How They're Beating Pebble Mine
Beating the Pebble Mine in Alaska is no small feat. It’s been going on for more than 10 years now. Big money and big politics are involved. But recent setbacks make the prospects of opening the mine very dim. And it’s a great lesson in strategies for beating Rise Gold and the proposed Idaho-Maryland Mine in Grass Valley.
1) Force them to prove they will do no harm. If they can’t, you win. Knowing the law matters.
“The Army Corps of Engineers on Wednesday denied a permit under the Federal Clean Water Act for the proposed Pebble Mine in Alaska, likely dealing a death blow to a long-disputed project that aimed to extract one of the world’s largest deposits of copper and gold ore, but which threatened breeding grounds for salmon in the pristine Bristol Bay region… In a statement, the Army Corps’ Alaska District Commander, Col. Damon Delarosa, said the mine, proposed for a remote tundra region about 200 miles from Anchorage, would be “contrary to the public interest” because “it does not comply with Clean Water Act guidelines.”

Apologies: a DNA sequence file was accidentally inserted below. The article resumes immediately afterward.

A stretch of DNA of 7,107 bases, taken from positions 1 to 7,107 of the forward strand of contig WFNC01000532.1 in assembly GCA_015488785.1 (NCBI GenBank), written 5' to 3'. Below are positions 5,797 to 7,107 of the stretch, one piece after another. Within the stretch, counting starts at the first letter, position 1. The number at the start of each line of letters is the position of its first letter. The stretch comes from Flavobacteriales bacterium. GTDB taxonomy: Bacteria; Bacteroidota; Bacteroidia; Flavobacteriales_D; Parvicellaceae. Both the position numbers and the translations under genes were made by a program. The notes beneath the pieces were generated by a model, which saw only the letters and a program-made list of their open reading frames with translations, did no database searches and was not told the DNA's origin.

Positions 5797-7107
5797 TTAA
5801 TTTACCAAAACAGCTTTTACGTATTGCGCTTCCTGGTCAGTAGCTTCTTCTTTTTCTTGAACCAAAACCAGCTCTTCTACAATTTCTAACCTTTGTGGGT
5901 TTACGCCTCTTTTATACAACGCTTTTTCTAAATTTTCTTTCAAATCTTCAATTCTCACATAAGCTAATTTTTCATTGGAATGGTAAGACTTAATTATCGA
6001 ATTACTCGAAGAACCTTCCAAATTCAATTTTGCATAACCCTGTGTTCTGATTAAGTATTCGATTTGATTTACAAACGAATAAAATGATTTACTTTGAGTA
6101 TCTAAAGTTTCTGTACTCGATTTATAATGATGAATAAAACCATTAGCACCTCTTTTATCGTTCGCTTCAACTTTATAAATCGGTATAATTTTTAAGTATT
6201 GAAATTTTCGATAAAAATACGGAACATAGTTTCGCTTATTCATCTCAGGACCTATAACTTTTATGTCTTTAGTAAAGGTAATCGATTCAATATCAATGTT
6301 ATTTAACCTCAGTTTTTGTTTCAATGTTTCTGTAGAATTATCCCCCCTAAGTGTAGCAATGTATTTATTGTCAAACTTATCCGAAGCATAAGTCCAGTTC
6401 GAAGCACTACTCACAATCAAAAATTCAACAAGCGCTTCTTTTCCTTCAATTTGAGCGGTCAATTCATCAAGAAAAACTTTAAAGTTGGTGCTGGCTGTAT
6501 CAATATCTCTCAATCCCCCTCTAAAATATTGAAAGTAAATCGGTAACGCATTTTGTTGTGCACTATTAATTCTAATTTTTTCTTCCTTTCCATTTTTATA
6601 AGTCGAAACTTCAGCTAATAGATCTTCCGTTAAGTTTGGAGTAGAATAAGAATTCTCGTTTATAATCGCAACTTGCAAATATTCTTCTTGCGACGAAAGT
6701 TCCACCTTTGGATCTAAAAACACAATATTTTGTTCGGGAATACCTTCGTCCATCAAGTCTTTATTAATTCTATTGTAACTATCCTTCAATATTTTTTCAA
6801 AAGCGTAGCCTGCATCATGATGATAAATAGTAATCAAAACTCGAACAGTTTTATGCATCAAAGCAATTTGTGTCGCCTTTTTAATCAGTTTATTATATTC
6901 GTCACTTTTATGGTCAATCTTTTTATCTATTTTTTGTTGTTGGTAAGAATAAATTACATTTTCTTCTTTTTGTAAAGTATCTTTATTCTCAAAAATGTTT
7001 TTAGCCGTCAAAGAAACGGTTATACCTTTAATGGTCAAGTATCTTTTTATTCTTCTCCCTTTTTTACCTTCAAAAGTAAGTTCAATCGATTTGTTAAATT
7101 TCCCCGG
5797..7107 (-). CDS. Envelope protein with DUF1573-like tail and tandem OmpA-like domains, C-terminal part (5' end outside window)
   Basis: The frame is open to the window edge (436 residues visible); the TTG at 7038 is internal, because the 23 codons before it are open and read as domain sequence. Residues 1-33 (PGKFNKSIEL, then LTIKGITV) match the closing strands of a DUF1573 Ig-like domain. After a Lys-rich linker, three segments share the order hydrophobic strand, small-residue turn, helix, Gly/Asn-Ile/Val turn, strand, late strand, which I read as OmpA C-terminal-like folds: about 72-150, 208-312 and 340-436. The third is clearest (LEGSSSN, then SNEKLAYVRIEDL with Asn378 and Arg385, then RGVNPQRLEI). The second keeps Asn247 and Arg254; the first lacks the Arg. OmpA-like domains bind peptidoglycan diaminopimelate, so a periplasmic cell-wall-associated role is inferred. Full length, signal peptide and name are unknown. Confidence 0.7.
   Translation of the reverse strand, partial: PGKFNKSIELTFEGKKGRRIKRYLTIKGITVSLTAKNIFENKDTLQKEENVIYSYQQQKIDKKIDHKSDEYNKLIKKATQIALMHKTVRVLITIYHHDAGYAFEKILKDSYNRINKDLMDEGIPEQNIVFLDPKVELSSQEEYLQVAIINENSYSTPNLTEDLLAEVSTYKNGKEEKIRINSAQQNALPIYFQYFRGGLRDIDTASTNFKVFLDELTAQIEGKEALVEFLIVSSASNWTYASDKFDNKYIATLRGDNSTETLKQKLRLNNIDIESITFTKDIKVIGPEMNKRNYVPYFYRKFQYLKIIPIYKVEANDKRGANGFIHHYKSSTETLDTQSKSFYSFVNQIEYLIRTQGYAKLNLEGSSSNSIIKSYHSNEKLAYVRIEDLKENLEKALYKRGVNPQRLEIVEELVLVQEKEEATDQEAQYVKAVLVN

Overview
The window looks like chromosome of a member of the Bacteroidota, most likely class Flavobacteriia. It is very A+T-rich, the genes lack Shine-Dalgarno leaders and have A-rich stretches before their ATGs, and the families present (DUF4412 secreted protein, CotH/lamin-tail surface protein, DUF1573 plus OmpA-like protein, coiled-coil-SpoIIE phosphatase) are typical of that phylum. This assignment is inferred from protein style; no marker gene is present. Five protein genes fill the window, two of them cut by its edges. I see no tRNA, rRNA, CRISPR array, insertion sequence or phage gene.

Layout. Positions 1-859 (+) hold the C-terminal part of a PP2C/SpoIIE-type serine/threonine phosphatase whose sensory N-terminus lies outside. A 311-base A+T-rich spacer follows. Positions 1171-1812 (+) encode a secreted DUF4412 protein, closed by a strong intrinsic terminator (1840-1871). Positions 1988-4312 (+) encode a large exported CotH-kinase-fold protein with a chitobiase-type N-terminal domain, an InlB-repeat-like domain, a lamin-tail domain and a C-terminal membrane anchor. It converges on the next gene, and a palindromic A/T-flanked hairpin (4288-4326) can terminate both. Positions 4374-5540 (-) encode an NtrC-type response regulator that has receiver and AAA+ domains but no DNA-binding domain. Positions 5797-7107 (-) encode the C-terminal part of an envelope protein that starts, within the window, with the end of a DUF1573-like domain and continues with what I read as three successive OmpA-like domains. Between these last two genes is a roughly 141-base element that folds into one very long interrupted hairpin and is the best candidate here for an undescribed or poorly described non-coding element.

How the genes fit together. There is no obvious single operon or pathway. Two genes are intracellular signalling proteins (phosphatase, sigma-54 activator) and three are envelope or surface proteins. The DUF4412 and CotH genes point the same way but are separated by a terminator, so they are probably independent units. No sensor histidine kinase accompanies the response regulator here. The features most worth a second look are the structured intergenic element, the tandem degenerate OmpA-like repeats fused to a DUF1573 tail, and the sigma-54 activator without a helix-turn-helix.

2) Look for and expose dirty business.
"In September, the future of the multibillion dollar project appeared in doubt when secret recordings of company executives suggested that they were planning for a much larger mine, and one that would operate far longer, than what had been proposed to the Corps. The recordings were obtained by an environmental advocacy group, with two members who were posing as potential investors in the project meeting by video with two project executives. The executives described how the mine could operate for 160 years or more beyond the proposed 20 years, and how its output could double after the first two decades. In the fallout from the recordings, one of the executives, Tom Collier, chief executive of the Pebble Partnership, resigned."
Read the full article here.